Adrian Peterson did not have a November to remember. Neither did the Redskins defense.
As Washington has dropped three of its last four games, the Redskins have regressed in two areas that were crucial to their success: running the ball and shutting down opposing teams.
With the Redskins gearing up for next Monday's pivotal game at Philadelphia and the offense still adjusting to Colt McCoy under center, Washington is looking to re-establish its identity as a team that can dominate in the trenches.
Lately, that hasn't happened.
"When you look at the players on paper, I think we feel good about competing with anybody," coach Jay Gruden said. "Now we've just got to go out and execute and play hard and play smart. I think we've got to go back to playing very smart football. … We've got to be honed in because if you're not, you'll get taken advantage of."
This month, Peterson rushed for just 3.05 yards per carry on 56 attempts — his worst since joining the Redskins. In last week's loss to the Dallas Cowboys, Peterson had 12 carries for 35 yards.
So what's the difference? Gruden pointed to the season-ending injuries to guards Shawn Lauvao and Brandon Scherff, both of whom were hurt in a Nov. 4 loss to the Atlanta Falcons. But he added the Redskins could do a lot better, which includes sticking with the run.
In losses this year, Peterson has averaged 10.4 carries, compared to a whopping 21.8 attempts in wins. The Redskins often abandon the run when they fall behind early.
But that brings up another question: can Peterson handle the workload this late into the season?
Less than two weeks ago, Peterson told reporters he felt "amazing" and healthy after dealing with injuries in the first half of the season. But the 33-year-old suffered another shoulder injury against Dallas.
"I'm not saying he was poor running the ball, but I don't think he was quite himself and [he] is quite a dominant player over the course of his career and I think he'd probably agree with that," Gruden said. "We have to do a better job of trying to get some more holes for him."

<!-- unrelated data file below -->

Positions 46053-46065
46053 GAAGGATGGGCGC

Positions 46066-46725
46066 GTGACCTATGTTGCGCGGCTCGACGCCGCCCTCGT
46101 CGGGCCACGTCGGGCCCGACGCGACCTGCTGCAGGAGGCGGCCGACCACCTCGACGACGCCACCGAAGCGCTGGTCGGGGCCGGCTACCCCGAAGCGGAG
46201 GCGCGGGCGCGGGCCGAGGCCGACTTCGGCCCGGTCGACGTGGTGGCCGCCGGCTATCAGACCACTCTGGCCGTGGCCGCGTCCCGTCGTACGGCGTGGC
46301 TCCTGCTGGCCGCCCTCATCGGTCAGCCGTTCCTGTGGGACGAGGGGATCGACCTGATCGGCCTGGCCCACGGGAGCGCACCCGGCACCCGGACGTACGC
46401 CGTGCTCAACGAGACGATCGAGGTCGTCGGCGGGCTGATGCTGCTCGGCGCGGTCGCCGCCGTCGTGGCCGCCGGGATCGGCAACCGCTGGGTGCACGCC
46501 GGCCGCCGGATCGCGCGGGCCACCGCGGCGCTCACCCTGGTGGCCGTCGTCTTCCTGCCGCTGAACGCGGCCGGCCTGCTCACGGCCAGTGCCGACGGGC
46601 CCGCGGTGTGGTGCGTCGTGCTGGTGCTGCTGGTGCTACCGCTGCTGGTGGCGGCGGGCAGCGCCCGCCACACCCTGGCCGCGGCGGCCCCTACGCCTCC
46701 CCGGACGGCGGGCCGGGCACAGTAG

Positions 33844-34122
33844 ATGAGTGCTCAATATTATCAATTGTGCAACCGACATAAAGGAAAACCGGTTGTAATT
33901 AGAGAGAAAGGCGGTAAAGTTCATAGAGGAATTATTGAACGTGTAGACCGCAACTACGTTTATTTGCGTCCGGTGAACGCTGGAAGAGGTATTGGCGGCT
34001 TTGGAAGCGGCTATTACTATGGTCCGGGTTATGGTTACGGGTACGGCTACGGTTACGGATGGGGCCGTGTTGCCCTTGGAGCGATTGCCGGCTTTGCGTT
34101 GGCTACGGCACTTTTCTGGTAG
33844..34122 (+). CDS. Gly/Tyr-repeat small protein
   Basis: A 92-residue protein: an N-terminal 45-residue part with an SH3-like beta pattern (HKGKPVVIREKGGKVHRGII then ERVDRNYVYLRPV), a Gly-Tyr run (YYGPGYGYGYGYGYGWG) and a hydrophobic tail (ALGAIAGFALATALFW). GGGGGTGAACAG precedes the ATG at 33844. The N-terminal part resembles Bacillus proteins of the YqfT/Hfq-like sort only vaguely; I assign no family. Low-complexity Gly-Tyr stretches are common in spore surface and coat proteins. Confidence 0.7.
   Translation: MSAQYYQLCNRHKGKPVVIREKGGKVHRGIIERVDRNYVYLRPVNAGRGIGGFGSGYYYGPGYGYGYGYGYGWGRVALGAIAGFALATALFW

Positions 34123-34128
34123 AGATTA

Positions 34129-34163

As for the defense, safety D.J. Swearinger blasted his team for failing to execute "the simple [expletive]." Against Dallas, receiver Amari Cooper broke free for two long touchdowns after Redskins missed tackles.
Over the last four games, the Redskins have given up 429 yards per outing — 135.5 of which has come on the ground. Washington's run defense has fallen off drastically, and Ezekiel Elliott became the first running back this season to rush for more than 100 yards against the Redskins.
Swearinger said the last two losses can be pinned solely on the defense.
"You gotta do the simple things right," Swearinger told reporters in Dallas. "If you don't do the simple things right, you gonna get embarrassed on national TV."
The Redskins will get a chance to redeem themselves in prime time, given the Eagles matchup will be on "Monday Night Football."
Gruden said the more the defense is challenged, the more they'll respond.
"We've given up some uncharacteristic long runs which we will get corrected," Gruden said. "We have to in order to have a chance to win our division because we know how important the last five games are.
"It always comes down to who can run the ball and who can stop the run and we've done a good job of stopping runs for most of the year but the last couple of weeks have been a concern."